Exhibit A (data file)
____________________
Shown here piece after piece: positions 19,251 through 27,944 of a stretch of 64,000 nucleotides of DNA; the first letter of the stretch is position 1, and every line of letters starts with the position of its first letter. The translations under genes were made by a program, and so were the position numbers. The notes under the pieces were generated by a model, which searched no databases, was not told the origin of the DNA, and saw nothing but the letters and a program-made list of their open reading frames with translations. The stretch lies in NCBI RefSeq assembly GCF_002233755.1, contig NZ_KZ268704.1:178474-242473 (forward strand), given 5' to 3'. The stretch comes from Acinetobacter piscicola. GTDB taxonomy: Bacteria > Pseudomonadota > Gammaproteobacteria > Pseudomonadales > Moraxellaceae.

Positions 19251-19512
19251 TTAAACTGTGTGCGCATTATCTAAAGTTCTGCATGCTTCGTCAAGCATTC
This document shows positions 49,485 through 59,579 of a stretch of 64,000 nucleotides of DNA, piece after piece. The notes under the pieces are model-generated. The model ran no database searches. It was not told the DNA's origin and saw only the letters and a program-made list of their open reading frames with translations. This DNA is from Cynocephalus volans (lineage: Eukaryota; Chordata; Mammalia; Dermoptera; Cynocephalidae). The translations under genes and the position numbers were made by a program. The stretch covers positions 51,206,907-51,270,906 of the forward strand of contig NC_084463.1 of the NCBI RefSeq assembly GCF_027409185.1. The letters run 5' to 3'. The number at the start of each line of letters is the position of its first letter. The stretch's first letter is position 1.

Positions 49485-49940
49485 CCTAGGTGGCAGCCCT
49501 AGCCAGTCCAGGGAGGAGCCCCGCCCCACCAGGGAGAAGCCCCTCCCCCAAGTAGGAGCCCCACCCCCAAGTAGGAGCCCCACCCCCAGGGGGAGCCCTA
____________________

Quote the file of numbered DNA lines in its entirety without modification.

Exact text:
Shown here piece after piece: positions 19,251 through 27,944 of a stretch of 64,000 nucleotides of DNA; the first letter of the stretch is position 1, and every line of letters starts with the position of its first letter. The translations under genes were made by a program, and so were the position numbers. The notes under the pieces were generated by a model, which searched no databases, was not told the origin of the DNA, and saw nothing but the letters and a program-made list of their open reading frames with translations. The stretch lies in NCBI RefSeq assembly GCF_002233755.1, contig NZ_KZ268704.1:178474-242473 (forward strand), given 5' to 3'. The stretch comes from Acinetobacter piscicola. GTDB taxonomy: Bacteria > Pseudomonadota > Gammaproteobacteria > Pseudomonadales > Moraxellaceae.

Positions 19251-19512
19251 TTAAACTGTGTGCGCATTATCTAAAGTTCTGCATGCTTCGTCAAGCATTC
This document shows positions 49,485 through 59,579 of a stretch of 64,000 nucleotides of DNA, piece after piece. The notes under the pieces are model-generated. The model ran no database searches. It was not told the DNA's origin and saw only the letters and a program-made list of their open reading frames with translations. This DNA is from Cynocephalus volans (lineage: Eukaryota; Chordata; Mammalia; Dermoptera; Cynocephalidae). The translations under genes and the position numbers were made by a program. The stretch covers positions 51,206,907-51,270,906 of the forward strand of contig NC_084463.1 of the NCBI RefSeq assembly GCF_027409185.1. The letters run 5' to 3'. The number at the start of each line of letters is the position of its first letter. The stretch's first letter is position 1.

Positions 49485-49940
49485 CCTAGGTGGCAGCCCT
49501 AGCCAGTCCAGGGAGGAGCCCCGCCCCACCAGGGAGAAGCCCCTCCCCCAAGTAGGAGCCCCACCCCCAAGTAGGAGCCCCACCCCCAGGGGGAGCCCTA